Walt Disney and Max Fleischer's Feud and Friendship Explained – Collider.com

Walt Disney and Max Fleischer: bitter cartoon rivals turned New York lunch buddies.
Walt Disney was not always the avuncular figure he presented on his weekly television series; nobody could be. At various times in his life, Walt was a chain smoking, hard drinking, mood swinging, credit hogging workaholic who was intimidating, demanding, and unappreciative as a boss. He was an easy mark for red baiters, and he wasn’t above holding a grudge. But Walt could also be a warm friend, a loyal employer, a quietly generous man, and someone prepared to mend fences. And once, he forged a friendship out of an old and bitter rivalry.
Hollywood wasn’t yet the movie capital of the world when Walt Disney arrived in 1923, and it certainly wasn’t a magnet for cartoonists. To the extent that animation was a major business in the 1920s, it was centered in New York. Early cartoon pioneers Winsor McCay, Pat Sullivan, and John Randolph Bray set up their studios there. Characters like Gertie the Dinosaur and Felix the Cat popularized animation as a novelty on a theatrical program, but they weren’t achieving much more than that. While the original Gertie film shows a clear personality, many early cartoons were more concerned with simple gags predicated on animation’s ability to do anything. The movement of these films was often inconsistent and herky-jerky. Bray Productions’ Koko the Clown was an exception, due to the brothers Dave and Max Fleischer.
Dave and Max were captivated by a screening of McCay’s Gertie in 1914 and began experimenting with animation shortly after. Max was, among other talents, an inventor, and he devised what we now know as the rotoscope, a system for projecting live action footage so that the animator could trace the movement. The first Koko cartoons were created as a demonstration for the rotoscope, with Dave as the model for the clown. While rotoscoping is sometimes looked down upon in animation circles, the system did allow for much more fluid movement than anything seen up to that time. The Fleischers’ early experiments became the Out of the Inkwell series. Its popularity was such that when Bray Productions hit financial trouble, Max and Dave were able to take Koko with them to set up business for themselves.
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Besides the more lifelike motion of Koko, Out of the Inkwell’s chief attraction was another novelty: combining live action and animation. Max Fleischer would draw Koko, and he would interact with his creator and get up to mischief in the “real” world. By the time Walt Disney began tinkering with animation in the early 1920s, Koko and the Fleischers were respected names in the cartoon field. And when Walt’s Kansas-based Laugh-O-Gram Studio began to falter, Walt’s instinct was to take the live action/animation gimmick of Out of the Inkwell and invert it, putting a live action girl into a cartoon environment. The resulting film, “Alice’s Wonderland,” attracted the eye of distributor M.J. Winkler, and the Alice Comedies were the first series Walt undertook when he went west and, with older brother Roy Disney, formed the Disney Brothers Studio – later to become Walt Disney Productions.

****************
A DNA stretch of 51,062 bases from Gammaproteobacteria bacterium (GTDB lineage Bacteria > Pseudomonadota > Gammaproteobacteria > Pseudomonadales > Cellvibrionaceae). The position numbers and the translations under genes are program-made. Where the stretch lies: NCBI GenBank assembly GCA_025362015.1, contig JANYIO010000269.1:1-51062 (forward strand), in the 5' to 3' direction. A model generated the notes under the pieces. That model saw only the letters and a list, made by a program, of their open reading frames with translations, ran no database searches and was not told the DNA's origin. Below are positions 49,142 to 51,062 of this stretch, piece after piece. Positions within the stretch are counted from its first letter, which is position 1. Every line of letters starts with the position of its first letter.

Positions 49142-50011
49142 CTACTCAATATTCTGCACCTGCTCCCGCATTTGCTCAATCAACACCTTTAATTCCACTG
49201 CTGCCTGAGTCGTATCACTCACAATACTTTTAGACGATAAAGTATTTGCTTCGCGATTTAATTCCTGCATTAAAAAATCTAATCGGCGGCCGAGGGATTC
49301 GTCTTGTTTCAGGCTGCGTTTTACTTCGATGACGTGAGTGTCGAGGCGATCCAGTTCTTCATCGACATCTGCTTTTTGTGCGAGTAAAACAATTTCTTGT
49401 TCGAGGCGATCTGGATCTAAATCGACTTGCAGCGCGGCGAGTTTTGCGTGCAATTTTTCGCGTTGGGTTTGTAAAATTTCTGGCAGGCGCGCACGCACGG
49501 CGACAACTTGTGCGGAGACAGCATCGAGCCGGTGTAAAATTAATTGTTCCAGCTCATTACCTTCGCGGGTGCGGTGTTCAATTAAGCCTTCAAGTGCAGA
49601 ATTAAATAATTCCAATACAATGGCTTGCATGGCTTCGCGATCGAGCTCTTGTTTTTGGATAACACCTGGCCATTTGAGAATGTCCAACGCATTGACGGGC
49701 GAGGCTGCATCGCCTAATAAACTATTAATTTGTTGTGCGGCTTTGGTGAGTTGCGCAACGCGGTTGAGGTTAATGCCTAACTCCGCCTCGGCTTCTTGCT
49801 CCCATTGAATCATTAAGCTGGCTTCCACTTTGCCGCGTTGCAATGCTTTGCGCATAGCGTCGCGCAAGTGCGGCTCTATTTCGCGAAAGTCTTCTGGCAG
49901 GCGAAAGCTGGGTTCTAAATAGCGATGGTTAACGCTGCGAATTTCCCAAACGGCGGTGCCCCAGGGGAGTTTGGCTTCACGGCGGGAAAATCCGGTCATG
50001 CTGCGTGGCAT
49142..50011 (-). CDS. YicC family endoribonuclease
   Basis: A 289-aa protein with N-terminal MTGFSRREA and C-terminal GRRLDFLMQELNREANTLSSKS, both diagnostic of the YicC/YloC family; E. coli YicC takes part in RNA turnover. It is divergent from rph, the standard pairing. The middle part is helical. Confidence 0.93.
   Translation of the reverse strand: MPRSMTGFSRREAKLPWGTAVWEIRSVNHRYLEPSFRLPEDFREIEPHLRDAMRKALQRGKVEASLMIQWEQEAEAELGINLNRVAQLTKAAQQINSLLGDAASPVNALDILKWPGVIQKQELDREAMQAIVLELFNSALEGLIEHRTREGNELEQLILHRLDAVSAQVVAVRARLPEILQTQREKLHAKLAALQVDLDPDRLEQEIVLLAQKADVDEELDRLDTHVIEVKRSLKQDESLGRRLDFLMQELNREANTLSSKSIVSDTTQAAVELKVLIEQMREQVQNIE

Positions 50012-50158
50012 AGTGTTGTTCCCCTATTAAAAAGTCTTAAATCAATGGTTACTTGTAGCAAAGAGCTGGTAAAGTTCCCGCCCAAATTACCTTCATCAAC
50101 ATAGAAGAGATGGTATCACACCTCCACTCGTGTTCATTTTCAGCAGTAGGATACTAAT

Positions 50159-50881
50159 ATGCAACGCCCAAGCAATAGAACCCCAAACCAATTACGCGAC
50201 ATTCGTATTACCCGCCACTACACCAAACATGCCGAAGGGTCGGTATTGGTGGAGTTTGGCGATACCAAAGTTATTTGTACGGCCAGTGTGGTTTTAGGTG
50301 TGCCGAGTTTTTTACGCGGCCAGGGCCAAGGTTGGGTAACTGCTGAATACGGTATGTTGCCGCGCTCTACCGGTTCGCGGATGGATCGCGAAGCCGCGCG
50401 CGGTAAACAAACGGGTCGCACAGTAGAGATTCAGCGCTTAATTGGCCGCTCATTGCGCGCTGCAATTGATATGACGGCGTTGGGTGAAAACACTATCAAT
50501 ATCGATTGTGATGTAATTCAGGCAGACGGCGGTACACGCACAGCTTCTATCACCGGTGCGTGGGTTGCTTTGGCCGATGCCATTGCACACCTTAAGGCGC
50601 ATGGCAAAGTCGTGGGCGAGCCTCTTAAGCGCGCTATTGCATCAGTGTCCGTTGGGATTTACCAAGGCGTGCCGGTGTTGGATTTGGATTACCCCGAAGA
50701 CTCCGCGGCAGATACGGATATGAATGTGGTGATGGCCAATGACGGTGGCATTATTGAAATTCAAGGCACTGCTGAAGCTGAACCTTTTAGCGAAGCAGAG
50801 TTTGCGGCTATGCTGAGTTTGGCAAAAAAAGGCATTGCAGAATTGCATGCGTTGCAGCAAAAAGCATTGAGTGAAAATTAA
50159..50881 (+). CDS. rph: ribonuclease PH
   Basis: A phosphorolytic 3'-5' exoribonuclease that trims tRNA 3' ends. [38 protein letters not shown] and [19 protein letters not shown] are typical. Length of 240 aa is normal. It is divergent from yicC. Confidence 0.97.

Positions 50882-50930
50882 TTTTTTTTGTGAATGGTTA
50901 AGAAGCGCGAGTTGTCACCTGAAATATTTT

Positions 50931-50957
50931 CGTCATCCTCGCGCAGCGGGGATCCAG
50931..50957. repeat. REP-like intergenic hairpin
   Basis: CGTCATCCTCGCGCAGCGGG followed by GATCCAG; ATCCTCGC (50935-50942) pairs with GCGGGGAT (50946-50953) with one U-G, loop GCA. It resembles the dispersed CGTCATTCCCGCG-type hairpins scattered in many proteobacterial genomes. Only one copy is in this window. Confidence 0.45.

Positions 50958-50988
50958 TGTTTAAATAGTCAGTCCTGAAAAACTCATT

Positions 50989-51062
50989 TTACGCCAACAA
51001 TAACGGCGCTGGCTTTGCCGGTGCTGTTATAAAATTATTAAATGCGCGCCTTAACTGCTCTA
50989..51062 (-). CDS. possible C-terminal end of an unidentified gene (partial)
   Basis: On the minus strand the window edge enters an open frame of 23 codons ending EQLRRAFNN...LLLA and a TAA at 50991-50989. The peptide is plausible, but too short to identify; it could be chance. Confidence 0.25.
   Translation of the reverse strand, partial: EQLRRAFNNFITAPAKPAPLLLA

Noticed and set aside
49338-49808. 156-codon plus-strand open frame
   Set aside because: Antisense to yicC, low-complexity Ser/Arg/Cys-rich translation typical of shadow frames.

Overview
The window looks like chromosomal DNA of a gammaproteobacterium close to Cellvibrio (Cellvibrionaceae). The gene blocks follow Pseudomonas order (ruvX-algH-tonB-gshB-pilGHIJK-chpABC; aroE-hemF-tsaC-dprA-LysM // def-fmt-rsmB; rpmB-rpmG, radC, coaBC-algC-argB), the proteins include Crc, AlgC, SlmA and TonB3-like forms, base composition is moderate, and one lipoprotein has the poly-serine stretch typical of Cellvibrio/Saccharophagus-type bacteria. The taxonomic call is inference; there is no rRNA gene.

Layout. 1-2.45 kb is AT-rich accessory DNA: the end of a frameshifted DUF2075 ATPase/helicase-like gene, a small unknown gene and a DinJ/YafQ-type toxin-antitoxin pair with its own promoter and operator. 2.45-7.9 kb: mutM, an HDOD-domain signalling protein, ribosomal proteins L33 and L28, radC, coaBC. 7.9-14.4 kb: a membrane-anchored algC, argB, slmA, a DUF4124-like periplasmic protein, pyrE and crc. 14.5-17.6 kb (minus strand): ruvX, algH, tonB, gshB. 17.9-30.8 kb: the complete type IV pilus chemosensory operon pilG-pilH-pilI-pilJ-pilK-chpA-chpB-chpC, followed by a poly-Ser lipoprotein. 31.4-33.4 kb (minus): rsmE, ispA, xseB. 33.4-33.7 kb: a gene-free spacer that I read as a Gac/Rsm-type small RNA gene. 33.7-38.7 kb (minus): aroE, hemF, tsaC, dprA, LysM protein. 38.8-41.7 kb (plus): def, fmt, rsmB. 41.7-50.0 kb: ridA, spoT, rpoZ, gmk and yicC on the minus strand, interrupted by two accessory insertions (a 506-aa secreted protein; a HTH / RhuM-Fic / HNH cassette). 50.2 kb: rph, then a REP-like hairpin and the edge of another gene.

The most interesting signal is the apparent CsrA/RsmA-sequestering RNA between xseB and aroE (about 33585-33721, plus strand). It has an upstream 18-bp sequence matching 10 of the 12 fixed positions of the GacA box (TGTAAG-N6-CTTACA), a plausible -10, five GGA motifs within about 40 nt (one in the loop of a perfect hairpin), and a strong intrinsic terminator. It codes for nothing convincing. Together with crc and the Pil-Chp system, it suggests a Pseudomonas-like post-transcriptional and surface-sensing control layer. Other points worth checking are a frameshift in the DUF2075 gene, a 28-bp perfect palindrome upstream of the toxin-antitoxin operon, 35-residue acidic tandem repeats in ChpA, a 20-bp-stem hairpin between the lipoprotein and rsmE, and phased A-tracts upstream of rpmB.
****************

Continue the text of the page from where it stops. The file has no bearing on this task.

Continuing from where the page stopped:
A passion for animation, a willingness to experiment and innovate, and partnering with their siblings were superficial parallels between Walt and Max, but the two men came from very different worlds. Max Fleischer was a Jewish immigrant from Krakow who came of age in New York City; Walt Disney was born and raised in the Midwest. Max was given a job by Bray in the then-epicenter of American animation, while Walt stumbled onto it while working for a film ad company and was largely self-taught. Max was the second oldest of his siblings; Walt was the second youngest. From their youth, Walt’s relationship with Roy was that of the kid brother with a protective but indulgent babysitter, and while the two had furious disagreements over the years, they remained close all their lives and put up a fierce united front against outside opposition. They also came to have clearly demarcated responsibilities at the studio, Walt on the creative end and Roy in business matters. Max and his younger brother Dave each kept a hand in the two halves of show biz (and ultimately proved inept at the “biz” half) and ended their personal and professional relationship amid a bitter family dispute in the 1940s.
As the two studios prospered, their subject matter and approach to animation came to be even more disparate than their namesakes. Koko may have been their first star, but the Fleischers won their greatest fame through Betty Boop and Popeye the Sailor. Both characters made their homes in working-class New York, though their films took them around the world. Betty’s cartoons featured unashamed sexuality and urban sensibilities, often functioning as proto-music videos for jazz musicians like Cab Calloway and Louis Armstrong. Popeye, originally a comic strip character created by E. C. Segar, gloried in slapstick and violence. As improvements in animation eliminated the need to use the rotoscope for fluidity, the Fleischer films often veered into surrealism, perhaps best exhibited by the Betty Boop short “Snow-White.” Walt, through the Mickey Mouse series, presented a more innocent and wholesome character, not adverse to slapstick or mischief when appropriate, but unabashedly unsophisticated. His Silly Symphonies series offered a dedicated testing ground for techniques, moods, personalities, and styles, though Walt ultimately pushed his animators to achieve more convincing imitations of life as opposed to the unreality of the Fleischer films.